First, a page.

March is Women’s History Month, a special time to respect and appreciate women and the contributions and achievements they have made and will continue to make. 

Ms. Nita did not hesitate to tell people how they should live.  Whether you were in a rush or not, Ms. Nita would grab your arm and tell you some quote she had heard or read and memorized. 

“Life is just a short walk from the cradle to the grave – and it sure behooves us to be kind to one another along the way.”  Ms. Nita would add, “That was said by Alice Childress, 1916–1994; an American playwright, actress, and author; the only African-American woman to have written, produced, and published plays for four decades.

Ms. Nita would then ask, “Did you know that?  Did you ever hear that before?”  If you were wise, you would say “no” because if you said “yes,” Ms. Nita would third degree you as to where, when, and under what circumstances the quote had been said to you and by whom. 

Ms. Nita was a retired schoolteacher.  She had been the kind of teacher that was truly invested in her students as well as their families.  Her school administrators were not always comfortable with what Ms. Nita quoted to families, but they saw that the families respected and appreciated her interest in their well-being.  When families talked to Ms. Nita about their problems and their suffering, Ms. Nita shared quotes to try to comfort or encourage them or make them feel better about themselves. 

“Let nothing disturb thee, nothing affright thee; all things are passing.” Saint Teresa of Avila; a Carmelite nun, Roman Catholic saint, Spanish mystic, poet and author, reformer who lived from 1515-1582.

“Although the world is very full of suffering, it is also full of the overcoming of it.” – Helen Keller, 1880-1968, American writer and lecturer, political activist, humanitarian and co-founder of the ACLU.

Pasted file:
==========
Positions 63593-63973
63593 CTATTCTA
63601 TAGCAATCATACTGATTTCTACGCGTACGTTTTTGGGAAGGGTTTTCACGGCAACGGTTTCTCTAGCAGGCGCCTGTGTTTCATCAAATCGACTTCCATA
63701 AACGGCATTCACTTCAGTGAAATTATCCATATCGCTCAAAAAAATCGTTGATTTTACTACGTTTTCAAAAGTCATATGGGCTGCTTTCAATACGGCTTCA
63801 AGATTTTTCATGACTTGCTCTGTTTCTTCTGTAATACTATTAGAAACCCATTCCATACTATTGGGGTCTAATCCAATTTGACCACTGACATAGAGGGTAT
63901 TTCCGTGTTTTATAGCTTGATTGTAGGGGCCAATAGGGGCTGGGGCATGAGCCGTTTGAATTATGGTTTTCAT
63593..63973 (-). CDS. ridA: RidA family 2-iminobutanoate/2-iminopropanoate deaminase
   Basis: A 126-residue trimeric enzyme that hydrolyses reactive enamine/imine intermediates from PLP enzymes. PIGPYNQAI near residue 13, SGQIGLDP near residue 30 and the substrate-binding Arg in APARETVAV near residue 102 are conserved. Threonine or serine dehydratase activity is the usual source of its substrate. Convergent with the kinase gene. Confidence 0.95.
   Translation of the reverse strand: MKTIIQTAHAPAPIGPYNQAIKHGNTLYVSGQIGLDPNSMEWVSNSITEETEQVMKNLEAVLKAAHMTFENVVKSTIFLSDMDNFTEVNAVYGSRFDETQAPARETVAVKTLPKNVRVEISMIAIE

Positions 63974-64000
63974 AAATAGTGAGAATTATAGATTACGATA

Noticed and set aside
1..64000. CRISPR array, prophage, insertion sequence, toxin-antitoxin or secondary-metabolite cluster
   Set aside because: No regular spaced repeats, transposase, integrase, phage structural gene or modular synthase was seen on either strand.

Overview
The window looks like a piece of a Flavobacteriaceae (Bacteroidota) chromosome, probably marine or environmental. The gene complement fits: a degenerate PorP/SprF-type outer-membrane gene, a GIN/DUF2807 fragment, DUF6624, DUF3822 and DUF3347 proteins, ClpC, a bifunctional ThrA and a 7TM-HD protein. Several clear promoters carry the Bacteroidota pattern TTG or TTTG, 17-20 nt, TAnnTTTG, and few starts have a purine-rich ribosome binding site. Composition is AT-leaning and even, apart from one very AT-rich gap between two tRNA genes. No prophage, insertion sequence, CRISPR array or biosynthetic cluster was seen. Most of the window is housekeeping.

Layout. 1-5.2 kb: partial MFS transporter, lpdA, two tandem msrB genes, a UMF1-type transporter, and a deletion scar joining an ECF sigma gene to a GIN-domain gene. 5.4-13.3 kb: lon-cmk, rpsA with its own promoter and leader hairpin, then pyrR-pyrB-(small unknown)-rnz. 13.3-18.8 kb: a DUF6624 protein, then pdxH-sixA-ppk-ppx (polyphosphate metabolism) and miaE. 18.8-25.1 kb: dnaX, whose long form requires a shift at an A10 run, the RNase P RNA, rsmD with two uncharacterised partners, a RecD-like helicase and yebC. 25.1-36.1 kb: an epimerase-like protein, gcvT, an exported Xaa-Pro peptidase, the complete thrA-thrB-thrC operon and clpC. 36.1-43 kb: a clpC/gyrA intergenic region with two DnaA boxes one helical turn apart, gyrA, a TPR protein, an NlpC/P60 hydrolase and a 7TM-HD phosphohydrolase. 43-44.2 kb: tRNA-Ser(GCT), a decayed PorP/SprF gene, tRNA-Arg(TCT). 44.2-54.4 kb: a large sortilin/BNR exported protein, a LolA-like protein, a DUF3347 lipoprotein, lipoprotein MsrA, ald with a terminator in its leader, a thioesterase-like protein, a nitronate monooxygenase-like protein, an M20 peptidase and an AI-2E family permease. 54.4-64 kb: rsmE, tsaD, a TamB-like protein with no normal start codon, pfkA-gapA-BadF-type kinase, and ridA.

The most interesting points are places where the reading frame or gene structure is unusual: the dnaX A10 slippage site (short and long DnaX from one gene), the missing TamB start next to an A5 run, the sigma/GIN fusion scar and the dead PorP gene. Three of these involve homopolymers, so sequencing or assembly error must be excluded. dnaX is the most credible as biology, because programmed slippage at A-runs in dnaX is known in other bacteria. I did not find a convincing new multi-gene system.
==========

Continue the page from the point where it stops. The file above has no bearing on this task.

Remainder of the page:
“You may be disappointed if you fail, but you are doomed if you don’t try.”  Beverly Sills, 1929-2007, American operatic soprano; arts administrator who became chairwoman first of Lincoln Center and the Metropolitan Opera Company.

“Put a rope around your neck and many will be happy to drag you along.” – Egyptian proverb.

Ms. Nita liked to recite her favorite quote, which was attributed to Kay Koplovitz (1945-  , author, founder of the USA Network and the first woman to serve as a network president in television history: “The most important wisdom I can offer is to never let others define your horizons.  Identify what success means to you and then keep your eye on that prize.” 

This quote filled Ms. Nita with joy, and she would remind anyone within hearing that women were very much a part of the Civil Rights movement.  She would then bob her head up and down and clap her hands as she sang the lyrics to the song, “Keep Your Eyes on the Prize.”

 (Chorus) Hold on, Hold on. Keep your eyes on the prize,
Hold on,.
Freedom’s name is mighty sweet, Soon one day we’re gonna meet.

Keep your eyes on the prize. Hold on.

 (Chorus) The only chain that a man can stand, Is the chain of hand in hand.

 (Chorus) But the one thing we did right, Was the day we started to fight.

(Chorus) We’ve met jail and violence too, But God’s love has seen us through.

 (Chorus) I know what I think is right, Freedom in the souls of black and white.

Peggy Tarr has been a columnist for the Evanston RoundTable since its founding in 1998. Born in Bruce Springsteen's hometown of Freehold, New Jersey, she graduated from Rutgers University with a degree...